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Buck’s Dilemma Essay

Solution 1 — Classification with the Statement of Cash Flows Buck should present the borrowing and payment activity as a cash flow from financing activities. ASC 230-10-45-14 states that “proceeds from issuing bonds, mortgages, notes, and from other short- or long-term borrowing” are a cash inflow from financing activities. Similarly, ASC 23010-45-15 states that “repayments of amounts borrowed” are a cash outflow for financing activities.

Solution 2 — Gross versus net presentation

Scenario 1
Net presentation is appropriate. Buck may classify the activity as a $50 million net cash inflow ($100 million in total draws less the $50 million repayment) within the financing activities section of the statement of cash flows.

Buck’s activities in Scenario 1 are broadly consistent with the requirements for net presentation under ASC 230-10-45-8 and 45-9. Specifically, the draws and payments on the facility can be considered large in relation to the maximum borrowing capacity (Buck actually reached its maximum borrowing capacity before making any repayments). The volume of the transactions is assumed to be large (note, in practice, this determination typically involves judgment and is dependent upon individual facts and circumstances). In addition, the terms of both draws stipulate that all amounts are due on demand; therefore, Buck should consider the draws as having original maturities of three months or less. ASC 230-10-45-9 only permits net presentation when borrowings have original maturities of three months or less.

Scenario 2

The activity related to Buck’s first draw and subsequent repayment should be presented on a gross basis within the financing activities section as a $60 million inflow for the draw on July 15, 2010, and a $60 million outflow for the repayment on December 15, 2010. The activity related to Buck’s second draw and subsequent repayment may be presented on a net basis within the financing activities section. The $40 million draw on September 30, 2010, and the repayment on December 1, 2010, net to zero for annual reporting purposes. Buck’s activities related to both of the draws in Scenario 2 once again reflect some of the characteristics within the cash flow statement guidance.

The transactions can be considered large in relation to the maximum borrowing capacity, and the volume of activity is assumed to be large (note, in practice, these determinations typically involve judgment and are dependent upon individual facts and circumstances). Unlike Scenario 1, the terms of the draws do not consider the draws to be due on demand to Buck’s bank. Rather, the first draw has an original maturity of six months, and the second draw has an original maturity of three months or less. Therefore, in accordance with ASC 230-10-45-9, Buck must present the activity related to the first draw on a gross basis because the original maturity is greater than three months. In turn, net presentation is appropriate for the second draw since it has an original maturity of three months or less.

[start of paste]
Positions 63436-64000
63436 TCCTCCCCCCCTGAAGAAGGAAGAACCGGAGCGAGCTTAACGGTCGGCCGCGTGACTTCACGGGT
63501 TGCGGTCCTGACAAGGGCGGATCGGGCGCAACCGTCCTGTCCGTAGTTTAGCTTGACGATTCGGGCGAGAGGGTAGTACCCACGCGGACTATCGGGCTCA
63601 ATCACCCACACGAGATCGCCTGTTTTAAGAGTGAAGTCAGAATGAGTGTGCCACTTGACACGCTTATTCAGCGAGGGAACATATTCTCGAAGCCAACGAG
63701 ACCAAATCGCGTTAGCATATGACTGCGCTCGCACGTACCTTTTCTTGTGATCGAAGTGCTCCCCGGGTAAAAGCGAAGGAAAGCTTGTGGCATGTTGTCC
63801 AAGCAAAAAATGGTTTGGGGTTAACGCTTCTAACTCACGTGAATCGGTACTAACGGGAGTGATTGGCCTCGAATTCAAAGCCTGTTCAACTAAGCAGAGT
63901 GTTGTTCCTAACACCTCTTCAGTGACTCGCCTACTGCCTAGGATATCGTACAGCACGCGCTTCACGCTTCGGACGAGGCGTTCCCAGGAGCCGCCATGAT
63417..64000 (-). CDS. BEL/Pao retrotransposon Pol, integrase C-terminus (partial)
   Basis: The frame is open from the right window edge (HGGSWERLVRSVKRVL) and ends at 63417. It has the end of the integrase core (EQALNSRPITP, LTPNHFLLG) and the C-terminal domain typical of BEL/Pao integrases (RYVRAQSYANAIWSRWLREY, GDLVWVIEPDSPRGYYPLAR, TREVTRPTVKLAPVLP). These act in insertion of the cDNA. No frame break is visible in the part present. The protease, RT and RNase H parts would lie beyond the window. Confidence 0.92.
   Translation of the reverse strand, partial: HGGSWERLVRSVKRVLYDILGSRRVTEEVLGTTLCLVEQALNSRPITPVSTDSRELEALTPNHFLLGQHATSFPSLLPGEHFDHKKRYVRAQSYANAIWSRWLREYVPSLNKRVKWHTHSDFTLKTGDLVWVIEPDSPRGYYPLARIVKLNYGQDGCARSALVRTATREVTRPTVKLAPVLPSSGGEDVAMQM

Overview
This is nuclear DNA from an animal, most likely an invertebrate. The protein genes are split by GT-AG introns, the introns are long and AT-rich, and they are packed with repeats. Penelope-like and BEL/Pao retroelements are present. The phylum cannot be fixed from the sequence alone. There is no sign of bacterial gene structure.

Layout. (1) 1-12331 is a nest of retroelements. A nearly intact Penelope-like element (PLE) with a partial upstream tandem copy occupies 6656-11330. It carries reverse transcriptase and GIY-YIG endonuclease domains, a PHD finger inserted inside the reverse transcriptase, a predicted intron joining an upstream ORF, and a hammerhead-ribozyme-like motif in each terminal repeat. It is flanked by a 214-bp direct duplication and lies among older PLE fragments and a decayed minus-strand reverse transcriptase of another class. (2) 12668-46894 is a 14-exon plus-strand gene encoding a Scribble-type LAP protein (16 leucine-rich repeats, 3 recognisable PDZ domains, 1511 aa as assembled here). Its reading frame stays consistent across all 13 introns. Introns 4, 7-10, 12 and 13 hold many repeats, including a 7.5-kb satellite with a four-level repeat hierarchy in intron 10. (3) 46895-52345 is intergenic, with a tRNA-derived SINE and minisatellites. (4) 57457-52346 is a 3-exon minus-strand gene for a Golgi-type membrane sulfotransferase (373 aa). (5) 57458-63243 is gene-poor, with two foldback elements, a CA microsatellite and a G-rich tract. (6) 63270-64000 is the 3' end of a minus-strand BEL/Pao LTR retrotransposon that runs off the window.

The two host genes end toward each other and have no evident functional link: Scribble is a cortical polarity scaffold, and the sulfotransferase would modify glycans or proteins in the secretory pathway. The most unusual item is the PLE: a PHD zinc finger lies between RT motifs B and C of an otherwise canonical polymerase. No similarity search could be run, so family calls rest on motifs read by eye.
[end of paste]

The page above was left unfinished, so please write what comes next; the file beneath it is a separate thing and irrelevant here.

Scenario 3

Buck should present all borrowing and payment activity under the Facility on a gross basis within the financing activities section of the statement of cash flows. The draws on the Facility do not have any specific repayment provisions other than the overall expiration date of the Facility as of December 31, 2012. While the activity does have some of the factors needed to

consider net presentation, including large dollar amounts in relation to the maximum borrowing capacity and large volumes of transactions (see notes in Scenarios 1 and 2 above), the draws do not have an original maturities of three months or less. Under the provisions of Scenario 3, the only activities that Buck could potentially present net within its statement of cash flows are transactions occurring on or after October 1, 2012. Said differently, only draws occurring within three months of the Facility’s expiration would be considered to have original maturities of three months or less.

Solution 3 — IFRSs

Under IFRSs, IAS 7 is the primary source of guidance for determining how to present information about the cash flows of an entity within the financial statements. IFRSs and U.S. GAAP are broadly consistent regarding net versus gross presentation. Similar to U.S. GAAP, IFRSs generally require entities to present information about an entity’s amounts of cash receipts and cash payments during a period on a gross basis. However, in certain circumstances, IFRSs permit certain cash flow activities to be presented on a net basis. Paragraph 22(b) of IAS 7 states that cash flows may be reported on a net basis when “cash receipts and payments for items in which the turnover is quick, the amounts are large, and the maturities are short.” This guidance is generally consistent with the provisions of ASC 230-1045-8. Further, paragraph 23A of IAS 7 provides the following examples of cash receipts and payments that may be presented net under the criteria set forth in paragraph 22(b):

a. principal amounts relating to credit card customers;

b. the purchase and sale of investments; and

c. other short-term borrowings, for example, those which have a maturity period of three months or less.

Accordingly, under IFRSs, an entity’s cash inflows and outflows associated with a revolving line of credit may potentially be presented on a net basis within the financing activities section of the statement of cash flows, provided the aforementioned criteria are met. Therefore, the conclusions under IFRSs for each scenario in this case would be consistent with that reached under U.S. GAAP.


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